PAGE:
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  11. Related to my previous post, I think a more important question here is "what do you mean by tactics"? Sonny is a highly tactical game, but it does not have combat mechanics that are any more complicated than Avernum.

    For me, tactics in RPGs has always come down to one thing: crowd control. It has nothing to do with complex chess-like strategies. Instead, it is a matter of "What abilities does the game give me to reduce the number of characters that I have to fight at once?"

    Area effect damage spells are a crude form of crowd control, but immobilization or charm abilities are much, much better (Hacking is Tali's greatest ability in Mass Effect). Figuring out which part of the crowd to manipulate in order to make your team more effective can actually make for fairly deep gameplay without slowing down the game too much.

    In my experience, the Avernum series is much less tactical than the Exile series. The crawl to Rentar-Inhro in Exile III is one of the harder RPG battles I have ever fought, while it was a walk-up in Avernum III. And, by in large, it is because crowd control is less of an issue in Avernum II. In my opinion, this is because of the following reasons:

    1. The switch from grid to isometric view changed the scale of the game so that you started putting less enemies on screen.

    2. Summoners are vastly weaker, and there are almost no chain summoners (summoners who summon summoners) anymore

    3. The immobilization powers in Avernum are much weaker, particularly because of the elimination of an area of effect web spell.

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  12. I think that your games have tactics Jeff!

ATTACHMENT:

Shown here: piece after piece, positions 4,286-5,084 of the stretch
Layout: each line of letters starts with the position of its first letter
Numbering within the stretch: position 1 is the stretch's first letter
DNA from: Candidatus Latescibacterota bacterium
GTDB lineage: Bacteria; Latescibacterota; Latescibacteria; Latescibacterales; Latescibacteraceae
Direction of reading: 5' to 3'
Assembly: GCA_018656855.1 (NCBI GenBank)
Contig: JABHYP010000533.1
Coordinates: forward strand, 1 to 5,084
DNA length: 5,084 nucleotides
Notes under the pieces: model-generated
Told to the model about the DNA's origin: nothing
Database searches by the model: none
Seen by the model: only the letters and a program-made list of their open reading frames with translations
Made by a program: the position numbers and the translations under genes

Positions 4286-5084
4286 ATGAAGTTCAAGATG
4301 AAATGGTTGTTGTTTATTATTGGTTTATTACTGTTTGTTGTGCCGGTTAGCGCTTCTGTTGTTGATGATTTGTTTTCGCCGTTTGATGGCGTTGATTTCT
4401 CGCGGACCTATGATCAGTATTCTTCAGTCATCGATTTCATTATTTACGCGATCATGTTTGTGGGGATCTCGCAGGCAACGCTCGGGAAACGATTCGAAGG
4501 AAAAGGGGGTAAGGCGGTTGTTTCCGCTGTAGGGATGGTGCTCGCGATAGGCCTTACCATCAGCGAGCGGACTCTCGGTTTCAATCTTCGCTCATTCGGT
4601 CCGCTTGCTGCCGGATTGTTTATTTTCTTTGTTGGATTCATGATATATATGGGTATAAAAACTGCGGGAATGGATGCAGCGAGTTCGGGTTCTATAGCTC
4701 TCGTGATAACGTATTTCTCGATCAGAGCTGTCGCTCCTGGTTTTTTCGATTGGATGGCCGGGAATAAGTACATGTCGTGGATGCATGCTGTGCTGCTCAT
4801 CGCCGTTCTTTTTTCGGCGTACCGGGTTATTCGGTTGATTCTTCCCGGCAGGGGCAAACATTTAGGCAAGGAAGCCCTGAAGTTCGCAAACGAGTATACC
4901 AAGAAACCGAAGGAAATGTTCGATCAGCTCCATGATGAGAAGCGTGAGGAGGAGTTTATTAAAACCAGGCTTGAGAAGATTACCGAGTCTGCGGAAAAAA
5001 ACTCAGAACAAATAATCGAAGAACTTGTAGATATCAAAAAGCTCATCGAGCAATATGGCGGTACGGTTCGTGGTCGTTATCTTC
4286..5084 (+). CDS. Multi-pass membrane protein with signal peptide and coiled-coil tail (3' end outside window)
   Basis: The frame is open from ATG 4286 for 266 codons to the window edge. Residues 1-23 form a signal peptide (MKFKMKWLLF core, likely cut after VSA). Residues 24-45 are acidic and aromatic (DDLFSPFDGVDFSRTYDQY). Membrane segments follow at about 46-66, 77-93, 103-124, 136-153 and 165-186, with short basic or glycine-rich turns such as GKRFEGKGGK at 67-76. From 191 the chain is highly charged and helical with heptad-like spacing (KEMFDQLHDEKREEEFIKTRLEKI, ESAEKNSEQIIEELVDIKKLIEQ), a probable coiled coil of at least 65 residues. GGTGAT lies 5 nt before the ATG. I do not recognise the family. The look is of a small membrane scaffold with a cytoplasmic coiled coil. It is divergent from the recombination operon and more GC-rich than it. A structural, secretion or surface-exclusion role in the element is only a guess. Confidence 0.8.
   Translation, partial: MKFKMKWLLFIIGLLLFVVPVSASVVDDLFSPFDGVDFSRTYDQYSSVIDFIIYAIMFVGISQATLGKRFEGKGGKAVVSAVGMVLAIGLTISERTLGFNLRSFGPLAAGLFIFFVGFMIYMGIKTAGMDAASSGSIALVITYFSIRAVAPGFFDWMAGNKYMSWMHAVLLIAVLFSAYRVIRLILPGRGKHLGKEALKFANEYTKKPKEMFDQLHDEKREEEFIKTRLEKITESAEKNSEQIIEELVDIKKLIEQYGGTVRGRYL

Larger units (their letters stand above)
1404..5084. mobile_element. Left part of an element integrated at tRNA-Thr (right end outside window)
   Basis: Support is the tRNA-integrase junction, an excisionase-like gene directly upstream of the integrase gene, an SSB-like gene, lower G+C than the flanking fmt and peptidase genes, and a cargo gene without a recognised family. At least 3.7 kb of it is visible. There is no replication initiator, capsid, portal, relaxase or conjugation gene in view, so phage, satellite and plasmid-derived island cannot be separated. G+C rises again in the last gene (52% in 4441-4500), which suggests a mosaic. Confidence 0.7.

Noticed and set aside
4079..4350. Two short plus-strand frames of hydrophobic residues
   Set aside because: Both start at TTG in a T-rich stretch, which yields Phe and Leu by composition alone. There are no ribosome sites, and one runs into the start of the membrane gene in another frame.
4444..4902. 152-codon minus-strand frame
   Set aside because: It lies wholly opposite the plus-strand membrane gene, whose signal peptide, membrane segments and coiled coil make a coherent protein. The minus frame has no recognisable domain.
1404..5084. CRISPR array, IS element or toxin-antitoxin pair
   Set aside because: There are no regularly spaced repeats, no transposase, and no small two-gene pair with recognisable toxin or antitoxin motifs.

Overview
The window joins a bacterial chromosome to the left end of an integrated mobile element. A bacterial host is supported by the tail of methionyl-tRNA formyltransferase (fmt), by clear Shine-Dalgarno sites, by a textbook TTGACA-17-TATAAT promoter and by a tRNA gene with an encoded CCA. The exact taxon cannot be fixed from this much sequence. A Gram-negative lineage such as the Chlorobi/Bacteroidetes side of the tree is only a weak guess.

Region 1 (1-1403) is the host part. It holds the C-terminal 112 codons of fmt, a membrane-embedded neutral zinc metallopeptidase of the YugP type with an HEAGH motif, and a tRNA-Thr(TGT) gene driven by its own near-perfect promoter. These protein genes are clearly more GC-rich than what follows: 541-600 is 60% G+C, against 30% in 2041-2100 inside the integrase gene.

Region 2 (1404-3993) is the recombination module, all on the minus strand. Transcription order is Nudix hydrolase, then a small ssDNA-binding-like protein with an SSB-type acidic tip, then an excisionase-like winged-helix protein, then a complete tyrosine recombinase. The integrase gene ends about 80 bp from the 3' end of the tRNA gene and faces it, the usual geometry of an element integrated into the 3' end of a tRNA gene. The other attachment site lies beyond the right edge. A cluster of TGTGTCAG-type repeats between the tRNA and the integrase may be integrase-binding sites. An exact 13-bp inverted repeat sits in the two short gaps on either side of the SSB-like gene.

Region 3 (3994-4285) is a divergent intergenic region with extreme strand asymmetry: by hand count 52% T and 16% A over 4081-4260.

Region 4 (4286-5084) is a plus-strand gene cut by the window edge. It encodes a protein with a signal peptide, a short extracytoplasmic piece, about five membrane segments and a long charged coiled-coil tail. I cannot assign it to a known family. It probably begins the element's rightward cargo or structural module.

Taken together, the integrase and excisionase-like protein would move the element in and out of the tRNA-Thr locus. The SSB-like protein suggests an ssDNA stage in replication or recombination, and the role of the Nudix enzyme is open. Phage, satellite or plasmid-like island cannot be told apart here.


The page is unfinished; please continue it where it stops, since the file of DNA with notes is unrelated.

Sometimes I have to really consider how best to go after an enemy and I lose many times before I finally figure it out.

    Usually my strategy is go after magic users and archers first with magic spells and the fighters. Oh and of course my magic users have to cast all the blessing and haste spells first. And I liked the battle disciplines in A5, I found them very effective, though I was confused as to why one fighter had more than the other. But one specialized in poles and the other in melee so maybe that made the difference.

    Anyways, I am happy with the normal fights and the boss fights and I don't think your games need any changes in the combat system. :)

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  13. Wow, "there isn’t much in the way of tactics that is possible." That seems patently false. There's lots of tactics that's possible. With the right combination of verbs, currency, and positioning, you can have a rich tactical experience.

    In the main though, I agree with you. You make a certain kind of game, and that game isn't about constant high-difficulty battles. It's about frequent easy battles and occasional difficult battles. That's cool. I think a game with much harder battles wouldn't be as successful, although I think it could be done and that it would have a very small audience.

    Damn, your comments in the interview should have drawn some flames though. Has anyone told you that they plan to play Tic-Tac-Toe while reading a book instead of playing your games. ;)

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  14. "I think a game with much harder battles wouldn't be as successful"

    I agree that if you took a standard CRPG and tacked on difficult battles this would be less successful, but there has been a large market for tacticals in the past and there ought to be a good way to merge the two genres.

    IMHO, what you'd need to do two things:
    1. Make it easy, though not automatic, to withdraw from a bad situation, and